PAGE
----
November 26, 2013
By Benét J. Wilson
One of the first things Girls Inc. of Oak Ridge, Tenn., did after receiving a $10,000 AOPA Foundation Giving Back grant was to start its yearlong aviation program for girls by offering members a ride in a hot air balloon.
Oak Ridge is in an area centered on science, technology, engineering, and mathematics (STEM), with a lot of female engineers living in the area, said Executive Director Rhoni Basden. The city is home to a Department of Energy nuclear and high-tech research facility, NOAA’s Atmospheric Turbulence and Diffusion Division (ATDD), the Y-12 National Security Complex, the Oak Ridge Institute for Science and Education, and the American Museum of Science and Energy.
So after several attempts Girls, Inc. created the Sky Girls program, which is now funded by the foundation grant. “We originally came up with a big board of ideas, and broke them down on what we could do with $10,000. We realized we could do everything we planned,” she said. “This program is our way of bridging the gap.”
The first event was the hot air balloon ride, said Basden. “We wanted to start with something big and showy for the girls to get them excited about everything else to come,” she said. “We discussed with them the mechanics of a hot air balloon, then have it here so they could physically experience it.”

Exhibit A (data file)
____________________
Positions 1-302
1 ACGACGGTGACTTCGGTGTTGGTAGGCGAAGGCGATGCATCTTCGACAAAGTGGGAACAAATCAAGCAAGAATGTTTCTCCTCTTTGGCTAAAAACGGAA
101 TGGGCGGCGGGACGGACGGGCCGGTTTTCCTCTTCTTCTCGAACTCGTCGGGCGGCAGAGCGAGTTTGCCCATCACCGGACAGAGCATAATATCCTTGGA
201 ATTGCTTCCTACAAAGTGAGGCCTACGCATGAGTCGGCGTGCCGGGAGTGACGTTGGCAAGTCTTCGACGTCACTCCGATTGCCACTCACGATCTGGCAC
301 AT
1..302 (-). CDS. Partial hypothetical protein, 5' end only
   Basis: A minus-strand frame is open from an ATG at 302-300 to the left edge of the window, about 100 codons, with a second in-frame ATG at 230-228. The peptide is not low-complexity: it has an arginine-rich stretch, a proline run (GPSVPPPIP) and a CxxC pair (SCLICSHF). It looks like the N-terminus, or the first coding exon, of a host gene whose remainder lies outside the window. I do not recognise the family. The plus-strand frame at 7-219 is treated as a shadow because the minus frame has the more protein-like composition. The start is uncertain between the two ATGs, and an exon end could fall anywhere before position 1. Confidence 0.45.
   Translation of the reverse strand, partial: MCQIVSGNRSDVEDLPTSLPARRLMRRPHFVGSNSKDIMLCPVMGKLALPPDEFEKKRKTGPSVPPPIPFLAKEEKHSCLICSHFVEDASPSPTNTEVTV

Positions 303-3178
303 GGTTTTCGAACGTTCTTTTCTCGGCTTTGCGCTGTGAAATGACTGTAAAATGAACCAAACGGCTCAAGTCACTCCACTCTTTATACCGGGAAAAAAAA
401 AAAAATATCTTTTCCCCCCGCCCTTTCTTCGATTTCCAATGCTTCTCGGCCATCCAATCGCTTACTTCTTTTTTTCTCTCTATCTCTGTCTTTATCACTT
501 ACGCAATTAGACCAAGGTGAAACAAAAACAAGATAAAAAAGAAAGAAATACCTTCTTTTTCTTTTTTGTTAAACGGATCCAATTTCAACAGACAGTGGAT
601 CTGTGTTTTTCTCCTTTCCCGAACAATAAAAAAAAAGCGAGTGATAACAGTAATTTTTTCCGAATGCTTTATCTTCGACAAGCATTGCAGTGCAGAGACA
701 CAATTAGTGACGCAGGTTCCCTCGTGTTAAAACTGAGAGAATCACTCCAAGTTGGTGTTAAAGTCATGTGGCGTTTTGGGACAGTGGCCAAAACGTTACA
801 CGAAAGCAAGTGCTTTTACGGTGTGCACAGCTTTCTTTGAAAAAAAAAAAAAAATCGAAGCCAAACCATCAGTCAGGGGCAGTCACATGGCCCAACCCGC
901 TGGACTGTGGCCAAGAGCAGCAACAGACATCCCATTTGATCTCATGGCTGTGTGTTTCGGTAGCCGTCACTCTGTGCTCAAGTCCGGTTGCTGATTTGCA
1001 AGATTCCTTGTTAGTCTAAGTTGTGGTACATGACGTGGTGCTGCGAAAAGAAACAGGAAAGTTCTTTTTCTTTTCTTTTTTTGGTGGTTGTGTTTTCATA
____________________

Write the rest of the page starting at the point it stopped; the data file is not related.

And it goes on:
Now that the event is done, future activities include visiting the air traffic control tower at Knoxville’s McGhee Tyson Airport, learning Morse code, and celebrating Amelia Earhart and Bessie Coleman with a history day, said Basden. “We’ll also have two female pilots speak to the girls, we’ll visit the Tennessee Museum of Aviation in Sevierville, and we hope to take a trip to Huntsville, Ala., to visit Rocket City,” she said. “We’re also working with the local [Ninety-Nines] chapter to do some hands-on projects, and we’ll do a big aviation science fair for the community. We want to get our girls excited about aviation and its career fields.”
Pilot Youth and Introductory,
Hot Air Balloon,
FAA Information and Services
The silence on the approach control frequency is broken as the controller speaks your N number and advises, “Traffic, two o’clock, westbound, type and altitude unknown.”
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